The number of dogs and cats looking for help in our province has hit an all-time high, according to staff at local shelters who say they cannot keep up with demand.
The cries for help aren’t just coming from animals but also from the people who rescue them.
“It’s just something we’ve never seen before,” Amanda Annetts from Second Chance Animal Rescue Society told CTV News Edmonton.
On average, SCARS has about 200 dogs and cats at any given time. Recently, that number has more than doubled with 450 animals in its care.
“And no one can seem to keep up and all rescues are definitely in the same boat,” Annetts said.
Adoption rates have also gone down considerably at SCARS. In the past, as many as 140 dogs and cats would be adopted each month. Now, it’s only 50.
“But yet we always have more incoming animals in need which is just getting out of control,” Annetts said.
She believes part of the problem is people aren’t spaying or neutering their pets.
Because of a province-wide shortage, it’s also more difficult and expensive to access vet care.
SCARS has also noticed many of the dogs that need its help are younger.
“Our whole plan for this facility was to bring animals in, get them fully vetted and move them out. now we’re noticing puppies are now being born here, living here, growing up here and that’s just not the life we wanted for them,” Annetts said.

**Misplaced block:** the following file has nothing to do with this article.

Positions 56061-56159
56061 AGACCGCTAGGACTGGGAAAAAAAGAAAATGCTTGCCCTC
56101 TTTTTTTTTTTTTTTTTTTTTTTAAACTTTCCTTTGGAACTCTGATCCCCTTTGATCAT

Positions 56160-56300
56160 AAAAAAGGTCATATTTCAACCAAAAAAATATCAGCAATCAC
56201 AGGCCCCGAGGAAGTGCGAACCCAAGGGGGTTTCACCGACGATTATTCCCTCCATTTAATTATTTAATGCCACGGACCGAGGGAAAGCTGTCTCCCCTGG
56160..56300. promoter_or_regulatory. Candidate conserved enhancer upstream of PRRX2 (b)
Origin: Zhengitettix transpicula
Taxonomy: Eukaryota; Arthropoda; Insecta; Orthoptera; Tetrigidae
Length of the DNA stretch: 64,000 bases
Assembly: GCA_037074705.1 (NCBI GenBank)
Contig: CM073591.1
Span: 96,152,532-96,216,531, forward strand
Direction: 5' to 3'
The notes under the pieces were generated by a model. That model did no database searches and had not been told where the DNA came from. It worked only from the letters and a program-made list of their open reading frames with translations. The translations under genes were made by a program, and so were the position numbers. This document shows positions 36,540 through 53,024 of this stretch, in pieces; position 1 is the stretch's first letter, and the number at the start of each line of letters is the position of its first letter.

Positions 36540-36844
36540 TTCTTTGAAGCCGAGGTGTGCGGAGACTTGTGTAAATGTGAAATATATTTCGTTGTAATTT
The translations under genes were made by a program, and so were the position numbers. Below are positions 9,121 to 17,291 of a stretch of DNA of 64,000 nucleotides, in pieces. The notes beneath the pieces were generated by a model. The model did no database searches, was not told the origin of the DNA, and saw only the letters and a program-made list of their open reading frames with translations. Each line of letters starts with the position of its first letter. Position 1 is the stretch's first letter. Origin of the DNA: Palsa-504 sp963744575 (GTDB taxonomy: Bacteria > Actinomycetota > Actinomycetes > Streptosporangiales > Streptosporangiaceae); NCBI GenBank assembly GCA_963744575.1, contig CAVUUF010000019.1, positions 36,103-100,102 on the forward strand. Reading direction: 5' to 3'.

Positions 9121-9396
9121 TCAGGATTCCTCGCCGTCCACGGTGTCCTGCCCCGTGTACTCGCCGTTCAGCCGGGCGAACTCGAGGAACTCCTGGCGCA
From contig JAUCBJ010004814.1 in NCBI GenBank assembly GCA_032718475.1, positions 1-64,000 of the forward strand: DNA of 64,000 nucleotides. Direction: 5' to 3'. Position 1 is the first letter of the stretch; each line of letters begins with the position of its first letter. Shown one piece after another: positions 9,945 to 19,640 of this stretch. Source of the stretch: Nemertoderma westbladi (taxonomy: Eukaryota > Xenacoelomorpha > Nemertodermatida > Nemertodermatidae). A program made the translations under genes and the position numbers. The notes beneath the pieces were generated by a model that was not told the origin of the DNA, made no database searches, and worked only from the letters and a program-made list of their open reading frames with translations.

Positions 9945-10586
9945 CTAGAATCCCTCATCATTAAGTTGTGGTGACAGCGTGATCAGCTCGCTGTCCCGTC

Finding people to adopt is a priority but the rescue is also hoping for support through its fundraisers and people who will consider fostering.
“With the commitment to fostering, what’s happening right now is you just have to hang onto them for as long as you’re able,” Annetts said.
“So if you’re going on holidays, we’re very flexible with obviously helping with holidays or vacation times. If you work full time, we can find a puppy or cat or dog that is suitable for your lifestyle.”
The Alberta Animal Rescue Crew Society is seeing the same issues.
SCARS is out of room and Annetts says they’re in crisis mode.
A list of adoptable animals and a link to donate is available online.
A puppy at Second Chance Animal Rescue Society on July 28, 2023. (Amanda Anderson/CTV News Edmonton)
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